MRI Bandwidth and Image Quality
In MRI, bandwidth is defined as the range of frequencies or wavelengths that can be transmitted or received within a limited amount of time. Bandwidth is measured in cycles per second, or Hertz (Hz). An MRI sequence is designed with two types of bandwidths: transmitter bandwidth (tBW) and receiver bandwidth (rBW). Transmitter bandwidth describes the properties of the transmitted radiofrequency (RF) pulses, while receiver bandwidth describes the quality of the MRI signal.
Transmitter Bandwidth (tBW)
Transmitter bandwidth refers to the bandwidth utilized during the transmission of RF pulses. It is employed to excite a discrete slice thickness or volume. The minimum achievable slice thickness of a pulse sequence is directly proportional to the transmitter bandwidth of the RF pulse type; in other words, the higher the transmitter bandwidth, the smaller the achievable slice thickness.
Siemens scanners offer three types of RF pulses in most of their sequences: a low specific absorption rate (SAR) option, which employs a low bandwidth pulse; a normal option, which utilizes a medium bandwidth pulse; and a Fast option, which employs a higher bandwidth pulse.
This is a low-bandwidth RF pulse with a very good slice profile, which allows for less crosstalk between slices. This option enables you to choose the lowest possible slice thickness in most pulse sequences. This RF pulse type results in reduced SAR values. Choosing this option reduces the likelihood of the sequence going into the first-level mode. One disadvantage of the low SAR RF pulse type is longer scan times due to longer minimum TEs, TRs, and echo spacing (the time from one echo to the next echo). Additionally, the low transmitter bandwidth pulse type is more susceptible to susceptibility and distortion artifacts.
This is a medium bandwidth RF pulse with a good slice profile and optimized SAR behavior.
This is a high-bandwidth RF pulse with a compromised slice profile, which will result in a higher SAR compared to the other modes. This type of RF pulse provides users with an opportunity to reduce TEs and TRs. It has a shorter echo spacing (ES) and very minimal susceptibility and distortion artifacts. It should be noted that a Fast RF pulse carries a higher risk of peripheral nerve stimulation.
Practical applications of low transmitter bandwidth (Low SAR mode)
Low transmitter bandwidth mode is the most appropriate option to choose when scanning neonates and sedated patients because they are unable to provide feedback to the operator. The low SAR mode must be selected when scanning pregnant patients to avoid any potential RF harm to the fetus. Low transmitter bandwidth RF pulses are also useful for scanning patients with MRI conditional implants, such as MRI conditional pacemakers and heart valves.
Practical applications of high transmitter bandwidth (Fast mode)
High transmitter bandwidth can be effectively utilized to decrease scan times in claustrophobic and moving patients. This approach will significantly lower the minimum TR and TE values, enabling the user to manually reduce TR and TE values, thereby reducing scan time. The primary drawback of this method is that shortening the TEs and TRs typically leads to increased noise and a higher potential for peripheral stimulation. The diagrams below illustrate how to select these options and present the results of the manipulations.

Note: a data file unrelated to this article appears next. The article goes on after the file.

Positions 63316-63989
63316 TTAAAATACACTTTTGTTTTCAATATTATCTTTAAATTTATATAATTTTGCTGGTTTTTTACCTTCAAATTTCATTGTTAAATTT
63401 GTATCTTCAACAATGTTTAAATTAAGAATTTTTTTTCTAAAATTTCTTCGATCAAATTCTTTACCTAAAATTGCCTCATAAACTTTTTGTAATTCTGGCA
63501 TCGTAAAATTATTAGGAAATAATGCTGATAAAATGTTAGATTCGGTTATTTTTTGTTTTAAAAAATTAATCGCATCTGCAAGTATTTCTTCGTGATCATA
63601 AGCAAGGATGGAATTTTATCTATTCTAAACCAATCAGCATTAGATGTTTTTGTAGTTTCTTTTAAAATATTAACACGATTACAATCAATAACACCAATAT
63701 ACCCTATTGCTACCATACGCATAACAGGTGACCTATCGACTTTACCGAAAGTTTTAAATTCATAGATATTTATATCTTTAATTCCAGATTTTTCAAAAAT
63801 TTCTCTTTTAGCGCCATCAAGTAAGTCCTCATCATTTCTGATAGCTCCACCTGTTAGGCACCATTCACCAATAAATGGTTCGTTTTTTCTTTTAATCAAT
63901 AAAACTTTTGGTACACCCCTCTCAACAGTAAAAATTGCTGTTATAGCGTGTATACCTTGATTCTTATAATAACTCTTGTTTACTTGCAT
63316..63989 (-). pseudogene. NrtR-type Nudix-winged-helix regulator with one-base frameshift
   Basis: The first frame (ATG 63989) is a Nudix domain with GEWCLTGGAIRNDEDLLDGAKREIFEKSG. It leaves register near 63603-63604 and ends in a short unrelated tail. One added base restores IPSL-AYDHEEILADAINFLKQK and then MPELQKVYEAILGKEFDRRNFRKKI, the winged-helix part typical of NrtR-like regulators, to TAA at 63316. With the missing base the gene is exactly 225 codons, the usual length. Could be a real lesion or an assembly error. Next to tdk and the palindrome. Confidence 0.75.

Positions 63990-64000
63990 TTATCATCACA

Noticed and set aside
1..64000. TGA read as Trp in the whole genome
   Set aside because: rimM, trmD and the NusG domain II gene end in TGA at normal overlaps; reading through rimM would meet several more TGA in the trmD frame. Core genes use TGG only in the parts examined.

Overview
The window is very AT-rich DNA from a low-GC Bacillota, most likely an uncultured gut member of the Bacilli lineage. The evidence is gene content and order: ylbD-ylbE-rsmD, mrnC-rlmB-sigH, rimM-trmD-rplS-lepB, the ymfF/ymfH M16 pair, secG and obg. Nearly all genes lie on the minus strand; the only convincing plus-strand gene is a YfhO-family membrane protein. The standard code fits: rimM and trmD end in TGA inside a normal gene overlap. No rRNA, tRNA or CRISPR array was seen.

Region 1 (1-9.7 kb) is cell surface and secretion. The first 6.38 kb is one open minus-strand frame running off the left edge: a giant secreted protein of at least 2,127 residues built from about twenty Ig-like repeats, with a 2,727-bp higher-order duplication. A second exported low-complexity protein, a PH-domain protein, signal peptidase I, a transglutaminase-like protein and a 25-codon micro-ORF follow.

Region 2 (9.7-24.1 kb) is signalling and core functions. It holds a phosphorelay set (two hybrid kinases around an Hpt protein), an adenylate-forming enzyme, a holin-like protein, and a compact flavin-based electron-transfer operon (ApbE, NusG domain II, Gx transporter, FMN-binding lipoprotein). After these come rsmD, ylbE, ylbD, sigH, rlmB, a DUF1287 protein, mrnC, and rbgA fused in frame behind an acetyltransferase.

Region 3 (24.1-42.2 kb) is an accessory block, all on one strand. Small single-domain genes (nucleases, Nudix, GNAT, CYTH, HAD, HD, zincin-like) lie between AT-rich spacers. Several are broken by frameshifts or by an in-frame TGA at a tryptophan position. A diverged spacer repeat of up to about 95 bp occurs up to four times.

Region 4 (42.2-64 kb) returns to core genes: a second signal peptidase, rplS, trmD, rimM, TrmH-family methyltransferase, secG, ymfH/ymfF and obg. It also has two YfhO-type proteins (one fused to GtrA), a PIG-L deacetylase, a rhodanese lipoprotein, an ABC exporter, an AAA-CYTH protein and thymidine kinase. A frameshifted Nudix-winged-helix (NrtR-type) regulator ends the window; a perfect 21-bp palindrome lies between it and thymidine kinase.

High transmitter bandwidth is the most appropriate option to select when scanning areas with metal implants. This option will significantly reduce susceptibility and distortion artifacts. During these sequences, it is important to carefully monitor the SAR levels to avoid RF burns. The examples below show the differences in image quality using low and high transmitter bandwidths in a patient with metal crowns.
Receiver Bandwidth (rBW)
The receiver bandwidth refers to the range of frequencies utilized during the reception of RF pulses. In the reception phase, the readout gradient captures a spectrum of frequencies and converts it into an MR signal using an analog-to-digital converter (ADC). The duration required for the ADC to measure and record the amplitude of the echo signal is known as the dwell time (D). For a 256×256 matrix, the ADC samples the signal 256 times.
Total sampling time (Ts) = matrix in read (N) x dwell time (D)
The receiver bandwidth is the reciprocal of the total sampling time. The unit of receiver bandwidth is Hertz (Hz)/pixel.
Bandwidth( BW )= 1/Ts [Hz/pixel]
Each manufacturer defines receiver bandwidth differently. Siemens and Toshiba scanners use receiver bandwidth per pixel (Hz/pixel). GE scanners use the bandwidth of the entire matrix, which is usually measured in kHz. Philips scanners use the water-fat shift in pixels (WFS) to measure the bandwidth. In a 1.5T scanner, the resonating frequency difference between a fat and water proton is 220 Hz, and in a 3T scanner, it is about 440 Hz.
WFS in 1.5Tscanner = (Hz/pixel)/ 220Hz
Receiver bandwidth is one of the parameters you can adjust on most scanners. Bandwidth and sampling time are inversely proportional: increasing the bandwidth shortens the sampling time but reduces the signal amplitude and increases the noise level in pixels, resulting in a significant reduction in the signal-to-noise ratio (SNR) of the image.
Practical applications of high receiver bandwidth (rBW)
Increasing the receiver bandwidth shortens the scan time by allowing shorter TR and TEs. For example, a T1 sequence with a bandwidth of 130, a TR of 600, and a TE of 25 is usually acquired in about 3.30 minutes. However, using the same sequence with a bandwidth of 300 enables you to reduce the minimum TR to 450 and TE to 16, thereby decreasing the scan time from 3.30 minutes to 2.10 minutes. This option can be particularly useful for scanning claustrophobic and moving patients. One potential drawback is that opting for a higher bandwidth results in a reduction in the signal-to-noise ratio (SNR).